There seems to be a perpetual debate in the recovery community about whether a person is “recovered” or “recovering”. Even some people who have worked and continue to work the Steps seem to think one should never say “recovered”. They say this despite the fact that written on the cover page of the Basic Text of Alcoholics Anonymous is the statement:
The Story of How Many Thousands of Men and Women Have Recovered from Alcoholism.
Altogether the word recovered is used 16 times in the Big Book. As those of us who study the Big Book know Bill Wilson’s prose was not willy-nilly. Wilson did chose the word recovered just because it sounded good.
You might say, “tomato – tomahto”, that I’m just arguing semantics. However, it’s no such thing. Alcoholics Anonymous (and all 12 Step Fellowships) are there to offer hope to the newcomer. When I say I’m recovered I’m showing the newcomer that there is an end game to the chaotic rollercoaster that is his/her life of addiction. Using the wording recovering gives the impression that there is no end in site. Why would I want to embark on a journey that offered no pay off? The pay off of the 12 Steps of Recovery is that I will no longer be obsessed over my addiction.
I am a recovered alcoholic/addict. I have lost the obsession to drink and use mind-altering substances. My life is no longer unmanageable. I go where I want, when I want, with no fear that I will take a drink and/or drug. I am free. I have been, “rocketed into a fourth dimension” (Big Book, 1939) that has allowed me the freedom to do so. Prior to having the spiritual awakening as a result of working and completing the 12 Steps of recovery I had no freedom. I had lost the power of choice when it came to drinking/drugging. My whole life revolved around getting rid of my restlessness, irritability and discontentment through the use of alcohol/drugs. Now that I am recovered I am not longer a slave to the master of alcohol/drugs. I have the freedom to make choices not based on an obsession to obtain and use mind-altering substances. I have the freedom to accept the consequences my choices have – regardless of them being positive or negative consequences. And if they happen to be negative consequences I have the freedom to deal them in a healthy way rather than trying to escape them.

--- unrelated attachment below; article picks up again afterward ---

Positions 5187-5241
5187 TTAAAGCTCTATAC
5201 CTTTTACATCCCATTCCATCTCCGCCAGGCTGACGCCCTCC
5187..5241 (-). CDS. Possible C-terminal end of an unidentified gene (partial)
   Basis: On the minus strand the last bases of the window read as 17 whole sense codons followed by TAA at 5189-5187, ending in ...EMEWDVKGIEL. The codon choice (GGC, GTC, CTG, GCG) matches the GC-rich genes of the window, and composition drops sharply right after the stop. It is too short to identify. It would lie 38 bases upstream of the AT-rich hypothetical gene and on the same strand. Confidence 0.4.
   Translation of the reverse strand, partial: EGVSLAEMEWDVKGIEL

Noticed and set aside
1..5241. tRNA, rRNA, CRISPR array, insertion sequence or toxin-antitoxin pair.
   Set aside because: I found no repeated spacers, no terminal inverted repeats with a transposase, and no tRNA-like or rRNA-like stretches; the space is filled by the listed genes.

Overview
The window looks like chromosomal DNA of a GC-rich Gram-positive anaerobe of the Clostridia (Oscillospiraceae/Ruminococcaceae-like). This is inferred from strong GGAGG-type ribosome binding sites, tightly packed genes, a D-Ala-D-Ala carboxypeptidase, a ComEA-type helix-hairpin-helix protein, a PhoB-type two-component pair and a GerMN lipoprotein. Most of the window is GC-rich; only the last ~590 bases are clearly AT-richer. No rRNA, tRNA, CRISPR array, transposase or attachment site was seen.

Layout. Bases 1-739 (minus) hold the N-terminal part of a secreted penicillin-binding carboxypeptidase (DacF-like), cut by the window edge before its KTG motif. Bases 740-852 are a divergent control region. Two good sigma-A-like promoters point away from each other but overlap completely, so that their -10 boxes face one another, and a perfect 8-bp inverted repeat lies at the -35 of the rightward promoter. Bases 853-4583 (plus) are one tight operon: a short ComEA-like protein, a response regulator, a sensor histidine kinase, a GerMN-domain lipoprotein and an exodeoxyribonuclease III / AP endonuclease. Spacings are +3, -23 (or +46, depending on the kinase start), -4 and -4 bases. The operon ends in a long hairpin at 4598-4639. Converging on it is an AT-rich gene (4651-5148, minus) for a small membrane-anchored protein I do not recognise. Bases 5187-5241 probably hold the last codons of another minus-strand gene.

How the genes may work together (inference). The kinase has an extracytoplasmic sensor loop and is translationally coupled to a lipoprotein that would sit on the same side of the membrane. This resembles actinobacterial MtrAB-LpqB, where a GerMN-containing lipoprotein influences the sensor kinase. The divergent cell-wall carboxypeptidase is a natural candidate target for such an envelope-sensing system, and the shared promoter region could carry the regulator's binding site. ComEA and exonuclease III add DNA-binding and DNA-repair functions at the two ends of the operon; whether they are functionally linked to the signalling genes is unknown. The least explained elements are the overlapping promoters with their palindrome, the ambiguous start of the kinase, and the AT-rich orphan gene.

Don’t get me wrong. I am in no way saying I have been cured of my addiction. What I am saying is that I have put my disease into remission. As the Big Book says I have a, “daily reprieve contingent on the maintenance of [my] spiritual condition”. Which means I must continue to work the Steps into my daily life. I am recovered from this, “seemingly hopeless condition of mind and body” (Big Book, 1939), as long as I continue to Trust God – Clean House – Help Others.